In a divorce, the division of a couple’s assets and debts is referred to as equitable distribution, a process grounded in the theory that the marital relationship is a partnership. As such, the fact that one spouse may have taken on a “supportive” role in the marriage as a stay-at-home parent will not preclude that spouse from sharing in the marital estate. Notwithstanding, “equitable distribution” does not automatically translate to an “equal distribution” of assets between spouses and the court in evaluating a family’s assets and debts must consider a host of statutorily prescribed factors.
Certain assets are considered exempt from equitable distribution all together including property acquired prior to the marriage (“premarital” property), and property received by either party by way of gift from a third party, or inheritance. However, property originally classified as exempt from equitable distribution may lose its exempt categorization in the event one spouse makes an interspousal gift of the property to the other or otherwise “commingles” the property with marital assets.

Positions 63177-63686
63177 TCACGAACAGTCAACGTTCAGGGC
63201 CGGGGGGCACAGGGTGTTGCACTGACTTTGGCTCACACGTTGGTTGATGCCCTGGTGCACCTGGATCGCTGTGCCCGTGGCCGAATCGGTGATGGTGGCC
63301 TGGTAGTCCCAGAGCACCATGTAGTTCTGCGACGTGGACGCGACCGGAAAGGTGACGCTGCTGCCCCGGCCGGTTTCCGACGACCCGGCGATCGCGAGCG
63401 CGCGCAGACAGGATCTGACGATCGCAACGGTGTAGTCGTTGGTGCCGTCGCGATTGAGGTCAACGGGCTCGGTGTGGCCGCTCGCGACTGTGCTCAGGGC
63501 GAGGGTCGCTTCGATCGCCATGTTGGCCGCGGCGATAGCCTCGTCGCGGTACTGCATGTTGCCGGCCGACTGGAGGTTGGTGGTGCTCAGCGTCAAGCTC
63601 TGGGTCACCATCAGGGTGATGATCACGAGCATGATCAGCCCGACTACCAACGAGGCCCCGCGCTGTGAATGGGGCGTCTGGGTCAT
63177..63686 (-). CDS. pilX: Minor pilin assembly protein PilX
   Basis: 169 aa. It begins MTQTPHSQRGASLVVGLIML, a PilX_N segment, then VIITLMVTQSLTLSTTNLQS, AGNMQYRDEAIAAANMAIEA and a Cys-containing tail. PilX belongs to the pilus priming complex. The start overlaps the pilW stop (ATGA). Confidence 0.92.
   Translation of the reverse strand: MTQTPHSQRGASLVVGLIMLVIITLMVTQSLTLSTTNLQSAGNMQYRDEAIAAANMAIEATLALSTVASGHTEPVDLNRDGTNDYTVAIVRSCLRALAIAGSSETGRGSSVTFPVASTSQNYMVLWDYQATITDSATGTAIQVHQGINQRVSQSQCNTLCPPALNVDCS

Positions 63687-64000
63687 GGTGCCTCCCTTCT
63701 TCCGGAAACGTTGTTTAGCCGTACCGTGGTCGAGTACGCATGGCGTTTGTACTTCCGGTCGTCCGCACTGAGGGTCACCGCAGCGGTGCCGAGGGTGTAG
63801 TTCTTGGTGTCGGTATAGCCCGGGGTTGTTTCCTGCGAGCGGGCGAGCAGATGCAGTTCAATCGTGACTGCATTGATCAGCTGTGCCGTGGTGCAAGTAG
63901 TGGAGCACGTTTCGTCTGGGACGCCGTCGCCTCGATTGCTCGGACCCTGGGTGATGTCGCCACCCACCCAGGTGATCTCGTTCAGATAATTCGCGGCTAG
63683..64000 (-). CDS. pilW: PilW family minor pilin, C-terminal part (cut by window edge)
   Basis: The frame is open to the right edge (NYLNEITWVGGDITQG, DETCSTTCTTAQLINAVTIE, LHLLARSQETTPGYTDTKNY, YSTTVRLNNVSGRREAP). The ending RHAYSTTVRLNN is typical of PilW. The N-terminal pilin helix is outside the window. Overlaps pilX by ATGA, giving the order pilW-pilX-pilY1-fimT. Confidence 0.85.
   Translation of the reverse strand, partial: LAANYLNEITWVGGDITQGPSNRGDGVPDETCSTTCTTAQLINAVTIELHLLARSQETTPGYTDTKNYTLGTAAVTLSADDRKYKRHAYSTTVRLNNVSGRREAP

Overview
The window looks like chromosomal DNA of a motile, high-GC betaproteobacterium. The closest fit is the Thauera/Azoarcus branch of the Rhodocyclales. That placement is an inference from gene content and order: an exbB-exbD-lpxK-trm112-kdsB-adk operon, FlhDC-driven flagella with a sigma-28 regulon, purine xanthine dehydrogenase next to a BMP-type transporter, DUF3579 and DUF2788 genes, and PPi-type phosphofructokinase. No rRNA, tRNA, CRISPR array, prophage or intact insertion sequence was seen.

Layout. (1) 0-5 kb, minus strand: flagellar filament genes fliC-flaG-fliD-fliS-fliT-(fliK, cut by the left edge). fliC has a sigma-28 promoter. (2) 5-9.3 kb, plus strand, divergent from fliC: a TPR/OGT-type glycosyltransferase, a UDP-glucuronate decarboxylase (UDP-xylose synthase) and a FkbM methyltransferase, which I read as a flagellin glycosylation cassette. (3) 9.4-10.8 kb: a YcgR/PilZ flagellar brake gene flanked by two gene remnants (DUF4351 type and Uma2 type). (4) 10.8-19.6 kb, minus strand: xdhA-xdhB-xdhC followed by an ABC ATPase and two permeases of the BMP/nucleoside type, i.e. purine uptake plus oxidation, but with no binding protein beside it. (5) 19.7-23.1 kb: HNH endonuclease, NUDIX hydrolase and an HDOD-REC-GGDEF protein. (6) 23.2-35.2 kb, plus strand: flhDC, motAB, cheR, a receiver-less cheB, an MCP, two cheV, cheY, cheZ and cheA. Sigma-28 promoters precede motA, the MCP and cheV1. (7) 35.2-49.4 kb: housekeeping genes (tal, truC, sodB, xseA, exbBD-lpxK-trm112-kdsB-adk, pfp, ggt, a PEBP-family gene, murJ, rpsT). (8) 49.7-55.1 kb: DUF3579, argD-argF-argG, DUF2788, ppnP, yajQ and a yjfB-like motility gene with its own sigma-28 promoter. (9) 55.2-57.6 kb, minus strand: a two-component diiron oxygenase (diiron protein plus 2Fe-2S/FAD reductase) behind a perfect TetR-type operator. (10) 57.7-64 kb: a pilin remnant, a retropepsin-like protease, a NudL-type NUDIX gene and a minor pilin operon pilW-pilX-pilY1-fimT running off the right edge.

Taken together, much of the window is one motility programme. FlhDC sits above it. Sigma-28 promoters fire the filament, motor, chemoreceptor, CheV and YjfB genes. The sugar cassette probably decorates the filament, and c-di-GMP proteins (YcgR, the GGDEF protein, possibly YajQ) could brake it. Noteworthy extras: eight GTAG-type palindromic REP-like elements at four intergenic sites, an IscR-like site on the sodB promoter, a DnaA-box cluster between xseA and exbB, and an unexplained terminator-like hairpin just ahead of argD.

As per the above, the process of equitable distribution upon divorce can be complex. The attorneys at Eveland & Foster, LLC are well versed in the nuances of same and can assist you in protecting your interest in the marital estate.
Assets Subject to Equitable Distribution:
- Real property, including marital home, vacation homes, rental properties, timeshares
- Business interests including professional practices, companies, etc.
- Bank accounts/Investment Accounts
- Retirement plans, pensions, 401K’s, 403B accounts, deferred compensation, IRA’s, etc.
- Stocks and Stock Options
- Personal property (i.e. collectibles)
Debts Subject to Equitable Distribution:
- Credit card debts
- Debts owed to third parties